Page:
· The creation of a single line of authority and accountability
· The decentralisation of authority to the regions -loci of activity.

· Aim: To spearhead and facilitate implementation of the review recommendations.
· Joint leadership between the Commission and the DLA, with participation of NGO's (NLC and LRC)

Task Teams were established:
· The business process re-engineering
· The finance and Administration
· The amendments to the Act
· The policy matters
· Information management
· Communication

· Main achievement has been ending adversarial relationship between the Comm and the DLA, it is a process, not an event.
· Establishment of a single line of authority and accountability
The speeding up of delivery.
Laying the foundation for decentralization.
Laying the foundation for integrated service delivery at a point closest to the people -the local level.

i. Development of mutual trust and confidence between the Commission and the Department.
ii. Elimination of competition for scarce resources, human, financial and material between the two structures.
iii. Clear definition of roles and shared priorities.
iv. Close Interaction at leadership level and between the Commission regional offices and provincial departments of the Department. Close integration of restitution with other land reform programs.
v. Sharing of lessons among all land reform programs.
vi. Joint policy formulation among all restitution role players. Already a joint Restitution Indaba has been established, between the Commission and the Department of Land Affair, with participation by NGO's.
vii. Clearly, the shift from judicial to an administrative process is not enough. It must, however, be acknowledged that it has speeded up delivery.
viii. Minister and Deputy Minister have been giving guidance on critical policy issues.
ix. There is a need for expanding the Commission to finalise claims.
x. Decentralisation of the restitution process is the ideal.
xi. This compares favourably with experience (Estonia and Germany).
xii. A policy framework is prerequisite for this to take place and checks and balances as well must be in place.

Aim: To settle 500 claims in each of the 6 regional offices, a total of 3, 000 by March 2000. Each subsequent year to double and even triple the number of claim to be settled.

· Project teams on area basis will yield greater results.
· Bulk of claims to be settled by negotiation, as against litigation.
· Limited cases, reviews number of cases go to court; complex points of law, direct and appeals.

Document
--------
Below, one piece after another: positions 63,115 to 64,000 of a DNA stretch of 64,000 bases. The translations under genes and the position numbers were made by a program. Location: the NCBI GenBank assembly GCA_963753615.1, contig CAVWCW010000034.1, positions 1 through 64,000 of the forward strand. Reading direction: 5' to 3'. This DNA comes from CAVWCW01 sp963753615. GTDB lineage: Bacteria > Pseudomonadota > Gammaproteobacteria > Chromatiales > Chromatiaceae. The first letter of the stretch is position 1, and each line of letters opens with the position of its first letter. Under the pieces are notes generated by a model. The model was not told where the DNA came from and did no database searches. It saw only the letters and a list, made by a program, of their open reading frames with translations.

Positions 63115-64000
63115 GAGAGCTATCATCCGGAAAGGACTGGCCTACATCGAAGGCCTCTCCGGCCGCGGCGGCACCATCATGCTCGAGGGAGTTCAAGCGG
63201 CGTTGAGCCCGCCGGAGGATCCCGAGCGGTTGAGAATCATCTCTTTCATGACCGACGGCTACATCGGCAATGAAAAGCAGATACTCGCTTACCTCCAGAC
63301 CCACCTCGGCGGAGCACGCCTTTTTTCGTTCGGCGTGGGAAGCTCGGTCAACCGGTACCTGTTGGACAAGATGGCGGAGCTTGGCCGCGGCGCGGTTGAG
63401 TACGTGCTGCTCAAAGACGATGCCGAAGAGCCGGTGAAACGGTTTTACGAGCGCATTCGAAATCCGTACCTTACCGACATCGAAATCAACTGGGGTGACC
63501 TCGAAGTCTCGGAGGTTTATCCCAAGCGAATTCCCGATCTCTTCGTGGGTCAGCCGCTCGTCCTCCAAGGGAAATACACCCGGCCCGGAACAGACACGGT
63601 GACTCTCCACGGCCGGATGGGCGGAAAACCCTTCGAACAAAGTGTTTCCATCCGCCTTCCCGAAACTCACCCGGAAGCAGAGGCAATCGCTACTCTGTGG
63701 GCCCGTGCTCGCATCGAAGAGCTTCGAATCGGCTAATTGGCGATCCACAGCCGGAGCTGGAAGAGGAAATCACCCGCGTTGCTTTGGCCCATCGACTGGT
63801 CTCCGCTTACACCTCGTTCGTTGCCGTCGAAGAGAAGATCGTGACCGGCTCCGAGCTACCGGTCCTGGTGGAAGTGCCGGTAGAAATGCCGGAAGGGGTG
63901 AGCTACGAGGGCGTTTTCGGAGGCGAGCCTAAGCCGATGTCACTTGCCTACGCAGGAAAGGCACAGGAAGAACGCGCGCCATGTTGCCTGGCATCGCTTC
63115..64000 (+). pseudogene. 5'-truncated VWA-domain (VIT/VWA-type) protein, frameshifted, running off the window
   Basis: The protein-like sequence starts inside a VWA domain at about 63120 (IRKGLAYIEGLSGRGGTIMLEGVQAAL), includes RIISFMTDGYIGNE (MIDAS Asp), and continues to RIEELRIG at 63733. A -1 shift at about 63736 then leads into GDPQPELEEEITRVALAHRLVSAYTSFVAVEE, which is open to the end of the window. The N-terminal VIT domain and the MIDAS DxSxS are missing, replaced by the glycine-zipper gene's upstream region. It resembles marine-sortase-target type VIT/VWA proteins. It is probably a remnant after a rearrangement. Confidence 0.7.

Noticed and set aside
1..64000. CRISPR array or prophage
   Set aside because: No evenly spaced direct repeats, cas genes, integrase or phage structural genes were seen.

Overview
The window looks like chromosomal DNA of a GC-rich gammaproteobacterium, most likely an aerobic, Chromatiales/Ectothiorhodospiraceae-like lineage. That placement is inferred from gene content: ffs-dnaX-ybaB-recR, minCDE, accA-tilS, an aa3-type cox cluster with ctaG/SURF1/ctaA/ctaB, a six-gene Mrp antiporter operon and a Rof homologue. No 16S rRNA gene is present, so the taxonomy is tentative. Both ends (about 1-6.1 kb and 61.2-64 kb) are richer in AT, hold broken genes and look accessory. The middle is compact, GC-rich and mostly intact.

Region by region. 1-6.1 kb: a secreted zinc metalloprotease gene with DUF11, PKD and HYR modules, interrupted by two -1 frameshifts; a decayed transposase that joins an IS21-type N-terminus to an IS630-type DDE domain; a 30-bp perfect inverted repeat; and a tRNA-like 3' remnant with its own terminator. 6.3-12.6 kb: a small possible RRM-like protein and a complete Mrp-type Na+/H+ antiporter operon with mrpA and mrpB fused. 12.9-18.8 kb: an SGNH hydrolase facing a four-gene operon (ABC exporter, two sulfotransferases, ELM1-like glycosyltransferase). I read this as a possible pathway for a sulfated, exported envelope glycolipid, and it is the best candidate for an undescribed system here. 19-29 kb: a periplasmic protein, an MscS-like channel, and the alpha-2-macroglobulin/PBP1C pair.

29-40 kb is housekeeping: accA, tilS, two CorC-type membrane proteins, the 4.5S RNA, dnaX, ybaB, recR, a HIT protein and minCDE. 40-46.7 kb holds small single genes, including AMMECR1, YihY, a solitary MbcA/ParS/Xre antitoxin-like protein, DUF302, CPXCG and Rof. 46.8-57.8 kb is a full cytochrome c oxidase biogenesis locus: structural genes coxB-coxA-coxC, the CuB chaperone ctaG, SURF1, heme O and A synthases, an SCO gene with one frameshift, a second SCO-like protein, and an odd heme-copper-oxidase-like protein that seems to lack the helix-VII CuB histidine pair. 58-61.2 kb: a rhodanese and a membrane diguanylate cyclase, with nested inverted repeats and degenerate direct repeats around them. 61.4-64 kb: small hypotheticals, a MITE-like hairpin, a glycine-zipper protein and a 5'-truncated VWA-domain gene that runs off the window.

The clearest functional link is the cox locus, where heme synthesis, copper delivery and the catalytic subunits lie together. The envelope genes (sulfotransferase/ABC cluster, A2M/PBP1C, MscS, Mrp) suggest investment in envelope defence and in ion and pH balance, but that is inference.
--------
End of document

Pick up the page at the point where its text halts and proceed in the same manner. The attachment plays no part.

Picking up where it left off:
· Claims are dealt with in streams or batches resulting in large numbers being finalised.
· Outsourcing with controls, thus increasing the capacity of each office.
· Use of alternative dispute practitioners to past track the process.
· Working on integrated service delivery at local level.
· Reintegrating segregated cities, towns and hamlets.
· Balancing interests and rights of claimants and priorities of government.
· The challenge is securing more funds for restitution in this current financial year (see Projected Expenditure 1999/2000)

· Section 8 staff - perform administrative nature.
· Section 9 staff - on the operational side, have been on annual contracts, renewable.
· Effort is to give them more security of tenure (3 year contracts)

10.1 Claims finalised in this month in favour of claimants.

St Lucia (Kwazulu Natal)
Ellison & Steynberg (Gauteng)
Putfontein (North West)

10.2 Gauteng & North West:
Sophia Town 487 Claims/955 Properties
Pageview 200 Claims
Albertsville 300 Claims
Alexandra 1 451 Claims
Lady Selborne 996 Claims
Vogelfontein & Tweerivier 300 Families one claim

10.3 Mpumalanqa & Northern Province:
New Pietersburg 400 Claims
Moutse 1,2&3 Approximately 1000 Families

10.4 Eastern Cape:
East Bank - 1050 Claims
Mpofu - 87 Claims

10.5 Free State:
Odendalsrus - 450 Claims

10.6 Western Cape:
District Six - 500 Claims
Claremont - 270
Deed Searchers Completed

10.7 Kwazulu Natal:
Cato Manor - 195 Claims

Mediation Process to Ridgeview Quarry - phase 2 per court order 1200 Tenants affected 13 land holders

Instruction by court to investigate the mineral rights of the claim

Durban & 5000 Urban Claims 2000
Rural Claims
Pietermaritzburg Metro Areas for Land Information gathering for Gazetting

This office is handling a large number of complex cases. Examples of these are Mkambati (Kei Wild Cost) Makhoba (Mt Currie District) Gaguba (near Port St Johns)

There are also large community claims in urban areas like West Bank and East Bank (East London) North End (E.L) Port Elizabeth Land and Community Restoration Association (Pelcra in PE).

Macleantown has just been settled, landowners and tenants will be returning to the land.